As the event drew near, Vendor Co-Chairs Liz Owen and Annie Hoffman continued to recruit vendors to join the IYNAUS Store to fill ten slots in our market place. The vendors offered a variety of yoga props, yoga teaching aids, clothing, and jewelry and an assortment of goods from the IYNAUS Store. The Steering Committee refined our plans for the welcoming reception, and we began the search for chairs. Our intention was to rent 400 metal chairs for use as props in asana classes. The Rhode Island community, under Deb Newton's leadership, was in charge of this search. It turns out that the wonderful metal chairs we use no longer are easily available. Companies and organizations have replaced them with a much cheaper plastic version. After dozens of phone calls to local schools, churches, and organizations, we were finally able to locate just enough chairs for our needs. But hauling them to and from the convention center required hours of volunteer time. If you become inspired to rally support for a regional conference in your area, let me recommend that you skip the idea of providing chairs for each person. The chairs remained a topic of discussion in the Rhode Island community for some time even after the convention. Fortunately, we have developed a sense of humor about them.

What Was the Structure of the Event?

The structure of the conference was clearly different from that of previous conventions. Our target audience was broader and included students who were not Iyengar students. Each day, morning asana classes and afternoon restorative and pranayama classes were offered for three levels of students. In the Special Topic classes, a unique feature of our program, teachers offered classes on their areas of expertise. With over 30 classes to choose from, the range of topics was vast: The History of Yoga, Emotional Healing, Alignment and the Asymmetrical Body, How to Start a Personal Practice, Arm Balancing–the list goes on. The 90th Birthday Exhibit honoring B.K.S. Iyengar was on display for participants and teachers to visit during their free time.

The New England community and guest teachers at
the well-attended reception, a time for old friends to reconnect, for the many voices os conference calls to meet face to face, and for networking with new acquaintances.

A welcoming reception was held on Friday evening, where all the teachers were recognized, honored, and introduced to the attendees. On Saturday afternoon, John Schumacher delivered the keynote address, "Iyengar Yoga and the Power of Intention" (available at: Midday on Sunday, there was a panel discussion of senior teachers entitled "An Intimate View of Iyengar Yoga." With Joan White as moderator, Patricia Walden, Manouso Manos, Dean Lerner, and Mary Reilly shared their personal views, experiences, and insights as long-standing members of the Iyengar community. After the panel discussion, Lighting the Way awards were given to Joan White and Mary Dunn (received in her honor by her friend Elizabeth Whalley) to recognize them for the exceptional work performed for the Iyengar Yoga community.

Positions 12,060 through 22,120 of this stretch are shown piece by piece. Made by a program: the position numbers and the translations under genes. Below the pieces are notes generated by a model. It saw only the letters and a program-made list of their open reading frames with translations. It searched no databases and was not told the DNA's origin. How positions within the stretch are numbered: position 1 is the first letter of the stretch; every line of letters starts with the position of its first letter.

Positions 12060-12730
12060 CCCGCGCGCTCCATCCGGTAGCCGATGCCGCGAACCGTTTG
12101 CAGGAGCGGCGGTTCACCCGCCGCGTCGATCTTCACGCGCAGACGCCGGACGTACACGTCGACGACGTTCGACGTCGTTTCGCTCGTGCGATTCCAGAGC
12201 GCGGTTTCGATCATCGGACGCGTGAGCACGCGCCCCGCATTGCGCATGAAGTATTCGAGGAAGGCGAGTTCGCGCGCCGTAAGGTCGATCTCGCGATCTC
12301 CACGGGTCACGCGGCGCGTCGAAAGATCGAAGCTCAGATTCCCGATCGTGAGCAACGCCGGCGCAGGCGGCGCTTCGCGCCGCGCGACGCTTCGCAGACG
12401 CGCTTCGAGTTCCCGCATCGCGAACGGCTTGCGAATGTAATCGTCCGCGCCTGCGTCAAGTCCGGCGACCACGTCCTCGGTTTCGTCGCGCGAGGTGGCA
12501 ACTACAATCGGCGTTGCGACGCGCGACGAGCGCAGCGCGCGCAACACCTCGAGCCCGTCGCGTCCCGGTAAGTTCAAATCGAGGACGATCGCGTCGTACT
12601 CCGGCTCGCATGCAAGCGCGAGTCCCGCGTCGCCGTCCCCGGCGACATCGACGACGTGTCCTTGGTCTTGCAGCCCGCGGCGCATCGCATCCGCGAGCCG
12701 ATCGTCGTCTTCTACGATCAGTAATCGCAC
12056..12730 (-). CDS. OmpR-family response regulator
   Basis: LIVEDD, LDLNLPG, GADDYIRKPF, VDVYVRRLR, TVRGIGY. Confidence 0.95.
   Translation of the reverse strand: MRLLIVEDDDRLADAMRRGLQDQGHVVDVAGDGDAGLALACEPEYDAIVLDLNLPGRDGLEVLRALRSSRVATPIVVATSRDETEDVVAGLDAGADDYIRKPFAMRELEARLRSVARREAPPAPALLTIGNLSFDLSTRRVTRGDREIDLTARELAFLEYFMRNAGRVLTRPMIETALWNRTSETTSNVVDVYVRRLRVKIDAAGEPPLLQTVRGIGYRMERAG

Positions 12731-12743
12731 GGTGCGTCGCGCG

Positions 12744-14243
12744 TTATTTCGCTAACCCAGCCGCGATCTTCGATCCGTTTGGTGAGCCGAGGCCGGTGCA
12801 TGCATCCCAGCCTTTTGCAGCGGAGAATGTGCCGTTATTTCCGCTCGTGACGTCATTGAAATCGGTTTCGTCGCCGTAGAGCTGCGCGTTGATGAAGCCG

The New England community agreed to take on the task of organizing the conference in May, and seven months later, by December 2008,
the structure for the entire project was planned and implemented.

Who Attended?

Discussion panel Mary Reilly, Manuso Manos, Dean Lerner, Patricia Walden (front) with moderator Joan White (far right).

The New England community agreed to take on the task of organizing the conference in May, and seven months later, by December 2008, the structure for the entire project was planned and implemented. We continued to recruit volunteers for special projects right up until the week of the conference.

The website launched in mid January 2009. We opened registration as planned and gave our regional students a two-week window of opportunity before we opened registration to students nationwide. We were thrilled to see 176 New England students jump at the chance to register. The composition of the group attendees is interesting to note. Although 243 of the 413 attendees were from New England, we attracted students from 18 other states, the District of Columbia, and two other countries. Beginners made up 10% of the group, 43% were teachers, and 13% were studio owners. We did not monitor how many attendees were new to the Iyengar method. This would be interesting to know for future events.

In general, the feedback from students and teachers alike has been exceptionally positive. Committee members, too, felt very good about the success of this event. The survey completed by some of the attendees gave us tremendous praise and gratitude as well as constructive suggestions for subsequent events. Although we did work diligently to create this conference, it was well worth the energy and time. This was an amazing experience on many levels. The following comments from attendees and one of the faculty members convey this concept quite nicely.

Grace from Rhode Island

I took classes ranging from standing poses to inversions to emotional regulation through yoga. Each teacher's unique personality was evident in each class, but I was struck by the amazing consistency in the teaching points among all the teachers. I left the conference with a deep respect for the certification process that Iyengar teachers complete. Throughout the conference it was clear that Iyengar teachers offer guidance truly steeped in tradition.

When the conference was over, I gained new insights and renewed commitment to my yoga practice, but I also left with something much more. By attending the full conference, I had allowed myself to be immersed in yoga. This immersion allowed me the opportunity to have a deeper experience with what I had previously only briefly touched through yoga: an experience of the quiet, revitalizing power that resides within. This experience was an unexpected bonus from the weekend, an experience that had reverberations in the rest of my life off the yoga mat. Of course, as the weeks and months have passed, the post-conference glow has dimmed somewhat, but the lingering memory of sipping from a nourishing well within my Self remains.